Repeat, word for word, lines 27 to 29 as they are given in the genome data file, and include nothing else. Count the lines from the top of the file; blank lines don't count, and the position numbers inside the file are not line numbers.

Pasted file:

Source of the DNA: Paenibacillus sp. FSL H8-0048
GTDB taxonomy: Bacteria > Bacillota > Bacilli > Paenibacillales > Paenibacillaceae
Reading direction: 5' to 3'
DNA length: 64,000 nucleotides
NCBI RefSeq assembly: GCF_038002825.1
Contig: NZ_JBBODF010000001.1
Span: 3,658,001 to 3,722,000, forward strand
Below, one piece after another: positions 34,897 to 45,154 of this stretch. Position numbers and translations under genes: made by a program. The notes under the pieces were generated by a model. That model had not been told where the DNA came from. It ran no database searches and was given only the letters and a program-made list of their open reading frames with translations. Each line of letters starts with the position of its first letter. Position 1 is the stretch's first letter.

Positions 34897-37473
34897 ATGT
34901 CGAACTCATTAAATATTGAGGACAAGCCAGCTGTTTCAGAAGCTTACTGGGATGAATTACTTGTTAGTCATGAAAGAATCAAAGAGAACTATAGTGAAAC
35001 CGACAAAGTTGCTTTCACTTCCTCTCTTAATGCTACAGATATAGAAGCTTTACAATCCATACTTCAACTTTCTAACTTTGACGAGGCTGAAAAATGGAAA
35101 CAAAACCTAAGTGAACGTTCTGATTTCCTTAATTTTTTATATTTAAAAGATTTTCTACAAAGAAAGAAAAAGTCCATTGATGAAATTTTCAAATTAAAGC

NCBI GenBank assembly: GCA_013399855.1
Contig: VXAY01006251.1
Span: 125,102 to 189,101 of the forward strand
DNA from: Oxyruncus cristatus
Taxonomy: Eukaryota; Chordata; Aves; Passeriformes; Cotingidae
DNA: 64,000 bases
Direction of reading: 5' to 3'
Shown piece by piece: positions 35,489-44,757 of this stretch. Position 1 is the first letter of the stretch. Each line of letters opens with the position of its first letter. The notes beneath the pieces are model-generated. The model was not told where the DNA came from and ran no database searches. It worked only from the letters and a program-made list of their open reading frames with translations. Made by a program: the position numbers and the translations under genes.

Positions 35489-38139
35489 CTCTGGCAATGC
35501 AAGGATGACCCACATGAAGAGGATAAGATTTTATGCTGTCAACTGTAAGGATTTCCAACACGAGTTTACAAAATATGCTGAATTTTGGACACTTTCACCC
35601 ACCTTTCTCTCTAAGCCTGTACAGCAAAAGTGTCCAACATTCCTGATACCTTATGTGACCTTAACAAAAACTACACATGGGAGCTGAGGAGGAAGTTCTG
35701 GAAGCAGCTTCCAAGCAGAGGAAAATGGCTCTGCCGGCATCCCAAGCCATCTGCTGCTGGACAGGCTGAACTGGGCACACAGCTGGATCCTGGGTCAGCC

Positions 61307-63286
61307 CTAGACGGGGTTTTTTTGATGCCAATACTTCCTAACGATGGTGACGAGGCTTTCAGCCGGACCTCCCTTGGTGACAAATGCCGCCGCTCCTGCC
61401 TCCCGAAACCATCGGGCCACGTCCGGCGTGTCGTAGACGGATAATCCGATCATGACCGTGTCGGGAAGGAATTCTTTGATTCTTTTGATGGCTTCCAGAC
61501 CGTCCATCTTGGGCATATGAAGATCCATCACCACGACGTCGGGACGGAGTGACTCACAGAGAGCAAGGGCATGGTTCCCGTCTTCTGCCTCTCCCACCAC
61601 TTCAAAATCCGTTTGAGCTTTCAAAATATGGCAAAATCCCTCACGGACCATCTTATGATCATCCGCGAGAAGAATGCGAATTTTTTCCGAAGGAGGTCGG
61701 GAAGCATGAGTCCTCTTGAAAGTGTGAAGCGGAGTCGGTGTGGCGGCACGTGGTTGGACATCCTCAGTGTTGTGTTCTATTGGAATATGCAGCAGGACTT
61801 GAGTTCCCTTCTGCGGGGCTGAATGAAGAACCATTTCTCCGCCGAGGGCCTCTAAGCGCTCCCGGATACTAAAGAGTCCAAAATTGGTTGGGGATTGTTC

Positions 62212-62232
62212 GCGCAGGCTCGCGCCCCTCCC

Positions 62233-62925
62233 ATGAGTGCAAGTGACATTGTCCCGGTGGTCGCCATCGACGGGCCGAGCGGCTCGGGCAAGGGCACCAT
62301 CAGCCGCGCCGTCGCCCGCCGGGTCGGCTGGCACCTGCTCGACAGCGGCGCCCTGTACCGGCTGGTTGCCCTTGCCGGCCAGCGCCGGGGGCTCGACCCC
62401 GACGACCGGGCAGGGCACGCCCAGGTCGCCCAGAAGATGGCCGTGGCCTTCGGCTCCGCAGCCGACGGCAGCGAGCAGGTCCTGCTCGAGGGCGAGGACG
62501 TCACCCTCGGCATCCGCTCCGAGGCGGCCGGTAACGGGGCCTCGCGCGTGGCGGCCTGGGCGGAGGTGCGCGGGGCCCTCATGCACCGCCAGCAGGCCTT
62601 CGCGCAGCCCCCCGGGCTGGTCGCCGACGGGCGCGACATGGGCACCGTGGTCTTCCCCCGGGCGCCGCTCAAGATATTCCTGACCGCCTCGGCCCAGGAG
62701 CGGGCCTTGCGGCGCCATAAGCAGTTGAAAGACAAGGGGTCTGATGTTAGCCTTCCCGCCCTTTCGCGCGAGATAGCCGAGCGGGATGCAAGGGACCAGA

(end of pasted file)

Positions 61307-63286
61307 CTAGACGGGGTTTTTTTGATGCCAATACTTCCTAACGATGGTGACGAGGCTTTCAGCCGGACCTCCCTTGGTGACAAATGCCGCCGCTCCTGCC
61401 TCCCGAAACCATCGGGCCACGTCCGGCGTGTCGTAGACGGATAATCCGATCATGACCGTGTCGGGAAGGAATTCTTTGATTCTTTTGATGGCTTCCAGAC